Â So let's agree that the first iteration of our greedy heuristic is going to merge

Â together the two symbols that possess the lowest frequencies.

Â Let's call those two symbols little A and little B.

Â The question is then how do we make further progress?

Â What do we do next? Well, one thing that would be really nice

Â is if we could somehow recurse on a smaller subproblem.

Â Well, which smaller subproblem? Well, what does it mean that we've merged

Â together the symbols A and B? Well, If you think about it, in the tree

Â that we finally construct by virtue of us merging A and B, we're forcing the

Â algorithm to output a tree in which A and B are siblings, in which they have

Â exactly the same parent. So what does it mean for the encoding

Â that we compute that A and B are going to be siblings with the same parent?

Â It means that their encodings are going to be identical,

Â save to the lowest order bits. So A will get encoded with a bunch of

Â bits followed by a zero, B will be encoded by exactly the same prefix of

Â bits followed by A1. So they're going to have almost of the

Â same encoding, so for our recursion let's just treat them as the same symbol.

Â So let's introduce a new meta symbol, let's call it AB, which represents the

Â conjunction of A and B. So it's meant to represent all of the

Â frequencies of either one, all of the occurrences of either one of them.

Â But remember the input to the computational problem that we're studying

Â is not just an alphabet, but also frequencies of each of these symbols of

Â that alphabet. So my question for you is when we

Â introduce this new meta symbol A B. What should be the frequency that we

Â define for this meta symbol? All right, so hopefully your intuition

Â suggested answer C, that for this recursion to make sense, for it to

Â conform to our semantics of what this merging does.

Â We should define the frequency of this new meta symbol to be the sum of the

Â frequencies of the two symbols that it's replacing.

Â That's because, remember this meta symbol AB is meant to represent all occurrences

Â of both A and B. So it should be the sum of their

Â frequencies. So I'm now ready to formally describe

Â Huffman's greedy algorithm. Let me first describe it on an example

Â and then I think of the general code will be, self evident.

Â So let's just use our usual example, so we're going to have letters A, B, C, D,

Â with frequencies 60, 25, 10, and 5. So we're going to use the bottom up

Â approach, so we begin with each symbol just as its own node, A, B, C, D.

Â I'm annotating in red the frequencies 60, 25, 10, 5.

Â The greedy heuristic says initially we should merge together the two nodes that

Â have the smallest frequencies. So that would be the C and the D with

Â their frequencies of 10 and 5. Now based on the idea of the last slide

Â when we merged C and D, we replaced them with a meta symbol cd whose frequency is

Â the sum of the frequencies of C and D, namely fifteen.

Â Now we just run another iteration of the greedy algorithm meaning we merge

Â together the two nodes, the two symbols that have the smallest frequencies.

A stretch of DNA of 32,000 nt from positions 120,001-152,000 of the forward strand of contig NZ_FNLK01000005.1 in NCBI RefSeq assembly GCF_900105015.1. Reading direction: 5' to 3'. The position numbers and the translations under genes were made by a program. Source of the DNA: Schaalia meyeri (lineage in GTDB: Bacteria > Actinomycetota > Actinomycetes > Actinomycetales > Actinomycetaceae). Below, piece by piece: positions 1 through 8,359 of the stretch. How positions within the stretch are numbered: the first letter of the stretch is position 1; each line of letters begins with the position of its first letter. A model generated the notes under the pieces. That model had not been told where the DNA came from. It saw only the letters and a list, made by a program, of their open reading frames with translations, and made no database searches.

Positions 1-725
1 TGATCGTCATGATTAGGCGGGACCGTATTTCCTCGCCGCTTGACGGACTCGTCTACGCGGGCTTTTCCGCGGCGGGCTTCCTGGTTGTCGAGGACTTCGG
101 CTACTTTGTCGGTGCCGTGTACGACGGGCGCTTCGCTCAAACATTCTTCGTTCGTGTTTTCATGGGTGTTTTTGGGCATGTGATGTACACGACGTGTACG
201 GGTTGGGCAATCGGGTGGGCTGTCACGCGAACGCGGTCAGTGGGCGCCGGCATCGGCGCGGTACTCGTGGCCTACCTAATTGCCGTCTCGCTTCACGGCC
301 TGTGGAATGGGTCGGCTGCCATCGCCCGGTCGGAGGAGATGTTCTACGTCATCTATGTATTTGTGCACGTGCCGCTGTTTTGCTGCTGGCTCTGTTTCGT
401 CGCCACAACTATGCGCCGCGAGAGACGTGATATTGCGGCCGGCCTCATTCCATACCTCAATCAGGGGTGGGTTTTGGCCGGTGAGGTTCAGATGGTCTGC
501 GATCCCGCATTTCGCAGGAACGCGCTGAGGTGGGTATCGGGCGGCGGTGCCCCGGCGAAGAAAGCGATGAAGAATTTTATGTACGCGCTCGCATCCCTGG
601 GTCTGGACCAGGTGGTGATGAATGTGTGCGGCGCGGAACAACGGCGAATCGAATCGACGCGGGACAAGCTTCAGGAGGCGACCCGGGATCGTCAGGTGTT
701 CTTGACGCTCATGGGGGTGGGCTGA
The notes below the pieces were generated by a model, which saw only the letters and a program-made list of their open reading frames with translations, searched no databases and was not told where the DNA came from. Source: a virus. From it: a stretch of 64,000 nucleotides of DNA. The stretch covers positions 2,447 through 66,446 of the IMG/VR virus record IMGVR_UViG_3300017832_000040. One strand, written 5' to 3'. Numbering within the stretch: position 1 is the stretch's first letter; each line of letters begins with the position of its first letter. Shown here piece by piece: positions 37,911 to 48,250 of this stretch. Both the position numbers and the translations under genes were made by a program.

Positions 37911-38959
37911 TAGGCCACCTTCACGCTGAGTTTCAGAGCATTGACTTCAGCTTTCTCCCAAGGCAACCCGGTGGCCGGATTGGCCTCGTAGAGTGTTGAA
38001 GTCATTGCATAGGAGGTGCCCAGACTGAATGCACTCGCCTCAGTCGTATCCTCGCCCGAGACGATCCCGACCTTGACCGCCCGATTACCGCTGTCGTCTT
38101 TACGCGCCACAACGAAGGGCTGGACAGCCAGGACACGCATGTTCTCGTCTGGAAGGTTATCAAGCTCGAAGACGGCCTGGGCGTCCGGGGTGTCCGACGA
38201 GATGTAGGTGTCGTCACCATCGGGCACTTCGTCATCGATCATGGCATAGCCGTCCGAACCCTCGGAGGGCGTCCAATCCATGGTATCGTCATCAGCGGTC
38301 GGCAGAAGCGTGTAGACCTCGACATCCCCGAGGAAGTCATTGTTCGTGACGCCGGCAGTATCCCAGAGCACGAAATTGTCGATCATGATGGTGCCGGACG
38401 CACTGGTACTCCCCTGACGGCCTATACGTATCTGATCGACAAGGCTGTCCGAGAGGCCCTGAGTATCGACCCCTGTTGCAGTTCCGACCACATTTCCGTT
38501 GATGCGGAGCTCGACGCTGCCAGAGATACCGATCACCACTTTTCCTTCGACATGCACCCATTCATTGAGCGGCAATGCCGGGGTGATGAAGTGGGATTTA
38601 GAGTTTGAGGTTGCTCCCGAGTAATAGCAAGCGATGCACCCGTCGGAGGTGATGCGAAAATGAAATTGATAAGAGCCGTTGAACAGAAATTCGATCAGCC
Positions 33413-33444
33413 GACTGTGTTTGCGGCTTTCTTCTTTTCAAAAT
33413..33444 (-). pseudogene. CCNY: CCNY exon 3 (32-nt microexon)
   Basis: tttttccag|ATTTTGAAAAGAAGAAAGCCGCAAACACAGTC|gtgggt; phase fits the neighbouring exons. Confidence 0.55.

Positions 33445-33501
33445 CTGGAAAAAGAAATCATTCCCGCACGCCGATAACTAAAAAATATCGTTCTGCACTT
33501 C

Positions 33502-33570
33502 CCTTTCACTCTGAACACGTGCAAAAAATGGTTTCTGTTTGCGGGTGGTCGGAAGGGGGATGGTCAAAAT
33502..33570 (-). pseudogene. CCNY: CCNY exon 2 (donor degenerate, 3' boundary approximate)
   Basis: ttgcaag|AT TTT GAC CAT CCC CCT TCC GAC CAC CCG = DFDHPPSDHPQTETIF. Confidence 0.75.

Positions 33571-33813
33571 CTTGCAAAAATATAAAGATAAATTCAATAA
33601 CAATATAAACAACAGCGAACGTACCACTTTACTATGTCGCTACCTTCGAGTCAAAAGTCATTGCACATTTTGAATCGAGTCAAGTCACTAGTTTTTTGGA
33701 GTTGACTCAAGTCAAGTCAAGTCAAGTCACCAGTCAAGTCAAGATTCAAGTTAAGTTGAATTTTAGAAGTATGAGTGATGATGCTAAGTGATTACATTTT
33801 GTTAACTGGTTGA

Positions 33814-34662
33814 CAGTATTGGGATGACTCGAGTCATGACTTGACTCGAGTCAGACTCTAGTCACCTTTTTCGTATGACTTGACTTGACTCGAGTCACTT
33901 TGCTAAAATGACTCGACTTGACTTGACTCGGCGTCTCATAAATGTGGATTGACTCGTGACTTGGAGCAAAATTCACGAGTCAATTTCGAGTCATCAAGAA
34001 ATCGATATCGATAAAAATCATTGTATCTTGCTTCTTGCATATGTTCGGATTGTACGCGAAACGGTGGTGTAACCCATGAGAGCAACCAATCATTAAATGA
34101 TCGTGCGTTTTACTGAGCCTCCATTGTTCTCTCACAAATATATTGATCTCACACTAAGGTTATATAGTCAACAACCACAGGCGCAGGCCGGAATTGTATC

Â So this is now B 25, and CD 15. So now we're down to just two symbols,

Â the original symbol A, which still has frequencies 60 and the in some sense,

Â meta, meta symbol BC, D who is now cumulative frequency is 40.

Â So when we're down to two nodes, that's going to be the point in Huffman's

Â algorithm where we hit the base case and the recursion begins to unwind.

Â So if you just have two symbols to encode there's pretty much only, one sensible

Â way to do it. One is a zero, and one is a one.

Â So at this point, the final recursive call just returns now a tree with two

Â leaves corresponding to the symbols A and BCD.

Â And now is the recursion on lines we in effect undo the mergers.

Â So for each merge we do a corresponding split of the meta node and we replace

Â that with an internal node. And then two children corresponding to

Â the symbols that were merged to make that meta node.

Â So for example, when we want to undo the merge of the B and the CD, we take the

Â node labeled BCD and we split it into two.

Â The left, left child being B, the right child being CD.

Â So the original outer most call, what it gets from its rehersive call is this tree

Â with three nodes and it has to undue it's merger, it merged C and D.

Â So it takes the leaf labeled with symbol CD and splits it into two.

Â It replaces it with a new unlabeled internal node, left child C, right child

Â D. So how does the algorithm work in

Â general? Well just as you'd expect given the discussion on this concrete example.

Â I'm going to take as the base case when the alphabet has just two symbols, in

Â that case the only thing to do is encode one with a zero, the other with a one.

Â Otherwise, we take the two symbols of the alphabet that have the smallest

Â frequencies. You can break ties arbitrarily, it's not

Â going to matter, it's going to be optimal either way.

Â We then replace these two low frequency symbols A and B with meta symbol AB,

Â intended to represent both of them in some sense.

Â As we just discussed with those semantics, we should be defining the

Â frequency of the meta symbol AB as the sum of the frequencies of the symbols

Â that it comprises. We now have a well defined, smaller sub

Â problem. It has one fewer symbol than the one we

Â were given. So, we can recursively compute a solution

Â for it. So, what the recursive call returns is a

Â tree who's leaves are in one to one correspondence with sigma prime.

Â That is, it does not have a leaf labeled A, it does not have a leaf labeled B.

Â It does have a leaf labeled AB, so we want to extend to this tree T prime

Â to be one who's leaves correspond to all of sigma.

Â And the obvious way to do that is to split the leaf labeled AB, replace that

Â with a new internal unlabeled node with two children which are labeled A and B.

Â The resulting tree capital T with leaves and correspondents to the original

Â alphabet sigma is then the final output of Huffman's Algorithm.

Â As always, with a greedy algorithm we may have intuition, it may seem like a good

Â idea. But we can't be sure without a rigorous

Â argument. That is the subject of the next video.